American researchers have discovered the contraceptive coil could reduce a woman's risk of cervical cancer by 30%.
The intrauterine devices (IUDs), which is considered to be a very effective form of contraception, may be "quietly offering protection" against this common cancer in women, the Daily Mail reported.
Research showed use of the coil led to a "dramatic decrease" of cases of the deadly disease.
This is reportedly the first study to combine figures from many others on cervical cancer and IUDs, which included 16 observational studies that involved close to 12,000 women from around the world.
"The pattern we found was stunning. It was not subtle at all," lead author of the study Dr Victoria Cortessis, of The Keck School of Medicine of the University of Southern California, told the Daily Mail. Adding, "The possibility that a woman could experience some help with cancer control at the same time she is making contraception decisions could potentially be very, very impact."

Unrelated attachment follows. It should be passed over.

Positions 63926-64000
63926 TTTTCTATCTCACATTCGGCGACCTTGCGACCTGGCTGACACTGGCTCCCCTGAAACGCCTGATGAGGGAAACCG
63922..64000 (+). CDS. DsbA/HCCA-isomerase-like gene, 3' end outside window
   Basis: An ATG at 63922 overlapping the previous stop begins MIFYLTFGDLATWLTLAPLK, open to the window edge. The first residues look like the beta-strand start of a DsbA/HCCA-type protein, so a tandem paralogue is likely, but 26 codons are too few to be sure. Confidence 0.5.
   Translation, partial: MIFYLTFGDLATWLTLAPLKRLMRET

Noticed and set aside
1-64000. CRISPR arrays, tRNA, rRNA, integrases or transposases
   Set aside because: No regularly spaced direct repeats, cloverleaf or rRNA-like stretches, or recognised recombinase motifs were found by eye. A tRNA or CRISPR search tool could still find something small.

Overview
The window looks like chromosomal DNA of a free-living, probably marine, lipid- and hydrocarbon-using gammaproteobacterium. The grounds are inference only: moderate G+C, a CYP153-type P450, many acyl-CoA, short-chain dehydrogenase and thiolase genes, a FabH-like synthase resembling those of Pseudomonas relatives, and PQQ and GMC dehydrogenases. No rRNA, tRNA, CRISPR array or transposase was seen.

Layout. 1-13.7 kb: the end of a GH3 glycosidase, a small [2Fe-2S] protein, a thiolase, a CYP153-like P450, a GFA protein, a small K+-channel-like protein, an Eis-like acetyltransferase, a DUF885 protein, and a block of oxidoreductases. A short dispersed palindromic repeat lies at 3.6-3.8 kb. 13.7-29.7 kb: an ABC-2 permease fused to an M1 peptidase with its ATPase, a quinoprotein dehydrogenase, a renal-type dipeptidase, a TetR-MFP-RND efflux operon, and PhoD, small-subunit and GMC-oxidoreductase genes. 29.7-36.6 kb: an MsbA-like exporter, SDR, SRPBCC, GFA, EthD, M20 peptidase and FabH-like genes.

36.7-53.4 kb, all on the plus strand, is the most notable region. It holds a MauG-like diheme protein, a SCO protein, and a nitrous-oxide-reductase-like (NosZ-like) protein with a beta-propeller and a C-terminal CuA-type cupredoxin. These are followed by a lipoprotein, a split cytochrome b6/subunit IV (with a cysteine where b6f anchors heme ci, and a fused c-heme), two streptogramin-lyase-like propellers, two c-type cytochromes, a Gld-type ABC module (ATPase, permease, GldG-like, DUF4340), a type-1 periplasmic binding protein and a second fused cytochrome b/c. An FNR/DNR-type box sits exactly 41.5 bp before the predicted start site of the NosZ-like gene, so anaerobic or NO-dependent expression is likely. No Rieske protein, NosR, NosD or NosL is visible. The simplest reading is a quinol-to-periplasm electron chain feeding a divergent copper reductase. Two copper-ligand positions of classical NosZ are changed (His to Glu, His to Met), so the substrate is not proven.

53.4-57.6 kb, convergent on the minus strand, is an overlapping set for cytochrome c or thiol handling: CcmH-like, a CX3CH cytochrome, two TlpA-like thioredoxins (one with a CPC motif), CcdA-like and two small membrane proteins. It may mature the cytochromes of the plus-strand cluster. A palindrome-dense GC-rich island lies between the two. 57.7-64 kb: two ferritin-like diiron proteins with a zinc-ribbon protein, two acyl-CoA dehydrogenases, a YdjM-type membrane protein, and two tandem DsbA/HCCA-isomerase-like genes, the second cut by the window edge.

Dr Cortessis also noted a contraceptive that offers protection against the disease can have a "profound" effect especially for women in developing countries.
"A staggering number of women in the developing world are on the verge of entering the age range where the risk for cervical cancer is the highest - the 30s to the 60s," she revealed in the report. Dr Cortessis feel hopeful this method could " combat this impending epidemic".
The number of women around the world diagnosed with cervical cancer is growing steadily. The World Health Organisation (WHO) revealed in 2012 close to 528,000 women were diagnosed with cervical cancer and 266,000 women died from it.
WHO projects those numbers will climb to 756,000 and 416,000 by 2035.
The review was originally published in the journal Obstetrics and Gynecology.